In an age of internationally active organizations and rapidly growing immigrant communities, the demand for localizing training content into multiple languages continues to grow at an astounding pace. As a scalable solution that can be rapidly deployed worldwide, eLearning in particular has become the standard for international training programs whether for school education, safety, sales or product use to name just a few key areas. After all, creating a global standard has many benefits – especially when handled in the right way.

Does this mean that preparing your eLearning content for global deployment is as easy as translating your module? Not exactly. There are a few things you should keep in mind if you just want to make the next round of localization a smoother process.

Here are a few tips that can help.

1. Consider Localization During the Design Phase

When designing a course for global deployment, keep in mind that translations can expand by 20-30% and make sure there is some flexibility in the design to allow for this fact. On-screen content, as well as any video requiring lip-sync are especially important areas to consider.

2. Don’t Embed Content in Graphics or Video

While there are workarounds for embedded content, using live text enables the use of translator workbench tools or cut&paste instead of the more expensive approach of using video technicians or desktop publishing specialists to edit embedded content.

3. Provide Your Localization Partner with All of the Source Materials

Whether for the quotation or for the actual project, it’s always best to provide your existing or prospective localization service provider (LSP) with the full set of files, as well as workflow processes and storyboard details. These all factor into the project and its costs, and providing your LSP with a complete picture will help eliminate any uncertainties. If you provide all source materials, you can also expect a firm price quote and delivery schedule quickly. No matter what industry you are in, predictability is good for business.

4. Work to Maintain Cultural Neutrality – or Allow for Adaptation

Beware of highly creative content, or acronyms that may be hard to translate, and carefully consider your use of images and even colors. If using neutral content isn’t suitable to your or your client’s needs, then allow for some flexibility, so that linguistically and culturally suitable adaptations can be created by your language partner.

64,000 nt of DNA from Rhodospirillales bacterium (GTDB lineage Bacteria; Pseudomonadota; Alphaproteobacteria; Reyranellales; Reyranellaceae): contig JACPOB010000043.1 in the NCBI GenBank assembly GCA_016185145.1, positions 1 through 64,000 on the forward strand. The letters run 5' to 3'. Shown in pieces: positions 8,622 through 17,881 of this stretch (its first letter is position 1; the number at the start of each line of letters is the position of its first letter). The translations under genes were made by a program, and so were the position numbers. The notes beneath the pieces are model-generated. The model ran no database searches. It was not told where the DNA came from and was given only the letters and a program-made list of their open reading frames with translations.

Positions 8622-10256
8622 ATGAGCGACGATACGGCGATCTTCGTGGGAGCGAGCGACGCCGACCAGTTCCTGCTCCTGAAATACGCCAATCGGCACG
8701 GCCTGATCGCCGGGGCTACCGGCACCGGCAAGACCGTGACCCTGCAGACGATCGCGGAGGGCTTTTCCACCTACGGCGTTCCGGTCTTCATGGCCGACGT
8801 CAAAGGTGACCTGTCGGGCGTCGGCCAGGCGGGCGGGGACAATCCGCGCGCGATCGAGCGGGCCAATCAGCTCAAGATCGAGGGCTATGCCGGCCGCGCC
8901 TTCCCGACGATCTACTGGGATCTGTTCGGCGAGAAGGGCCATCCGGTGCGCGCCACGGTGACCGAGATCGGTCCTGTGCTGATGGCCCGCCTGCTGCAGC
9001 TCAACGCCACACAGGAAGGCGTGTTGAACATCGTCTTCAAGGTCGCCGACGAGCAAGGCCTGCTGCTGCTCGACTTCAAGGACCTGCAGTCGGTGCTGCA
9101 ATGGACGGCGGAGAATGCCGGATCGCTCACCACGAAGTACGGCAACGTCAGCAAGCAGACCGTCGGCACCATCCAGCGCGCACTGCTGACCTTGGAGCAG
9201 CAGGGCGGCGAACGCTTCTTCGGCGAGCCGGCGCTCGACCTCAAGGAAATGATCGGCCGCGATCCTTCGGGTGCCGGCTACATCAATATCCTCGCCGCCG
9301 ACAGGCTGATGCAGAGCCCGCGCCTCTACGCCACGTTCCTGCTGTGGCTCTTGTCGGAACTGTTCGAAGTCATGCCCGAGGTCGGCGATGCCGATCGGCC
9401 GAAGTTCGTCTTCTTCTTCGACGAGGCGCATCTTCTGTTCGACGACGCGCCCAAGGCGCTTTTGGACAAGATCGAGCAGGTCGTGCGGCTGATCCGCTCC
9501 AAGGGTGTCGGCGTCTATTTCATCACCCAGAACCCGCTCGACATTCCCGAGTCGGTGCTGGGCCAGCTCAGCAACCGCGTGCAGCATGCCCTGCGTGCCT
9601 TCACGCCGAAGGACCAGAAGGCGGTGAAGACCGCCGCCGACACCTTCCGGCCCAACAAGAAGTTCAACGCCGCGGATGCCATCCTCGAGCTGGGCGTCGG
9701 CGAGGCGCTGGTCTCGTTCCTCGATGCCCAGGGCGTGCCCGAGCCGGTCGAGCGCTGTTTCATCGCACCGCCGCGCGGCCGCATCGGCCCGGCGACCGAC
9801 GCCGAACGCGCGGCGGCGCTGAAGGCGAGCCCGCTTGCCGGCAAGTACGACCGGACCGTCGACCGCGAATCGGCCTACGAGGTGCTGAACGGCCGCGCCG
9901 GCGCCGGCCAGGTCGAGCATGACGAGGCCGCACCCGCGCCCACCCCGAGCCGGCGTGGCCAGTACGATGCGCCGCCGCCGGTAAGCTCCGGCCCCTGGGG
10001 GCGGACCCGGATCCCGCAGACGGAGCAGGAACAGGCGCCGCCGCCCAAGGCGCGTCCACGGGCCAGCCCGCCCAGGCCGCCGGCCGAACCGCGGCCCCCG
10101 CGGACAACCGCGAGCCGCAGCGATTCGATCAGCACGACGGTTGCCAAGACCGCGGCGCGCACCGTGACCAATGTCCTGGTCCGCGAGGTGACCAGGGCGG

5. Finalize Your Courseware Before You Localize

This may seem like common sense, but a frequent beginner’s mistake is to kick off localization into multiple languages before finalizing the source version. The best approach is to ensure that your course is fully developed, tested, and approved before localizing. This way your pain in bug fixing is limited to one language, instead of having to deal with the issue multiple times to cover each localized version.

6. Consolidate Recurring Themes or Elements

Recurring elements, such as the “next” or “back” buttons should be built into a page template, so that they can be localized once and still function across the entire module in multiple languages. This will save on file engineering or desktop publishing, as well as reduce turnaround time.

7. Audio Considerations

In addition to being careful about timing for on-screen content (both text and lip-synch VO), it’s also important to develop a comprehensive pronunciation guide along with your translation termbase. Additionally, make sure that you have a final review and complete all changes and adjustments to your voice-over script before you sign off and send it for recording. These two steps can save you costly and unnecessary extra retakes.

8. Partner with a Professional LSP with the Right Technical & Linguistic Experience

While the tips above are all useful in helping you to localize your coursework smoothly and efficiently, issues are bound to come up on occasion. Working with a professional LSP with the right experience will help ensure that your partner can manage every element of the project that you require – from file preparation, translation and cultural adaptation to voice-over, Flash or HTML5 integration and testing.

A trusted partner with the right experience takes the guesswork out of your localization projects, provides useful guidance on how to improve inter-organizational workflow, and advises on managing cultural issues in a way that suits your company’s voice and goals.

Feel free to contact us for a free consultation to find out if Andovar is the right match for you.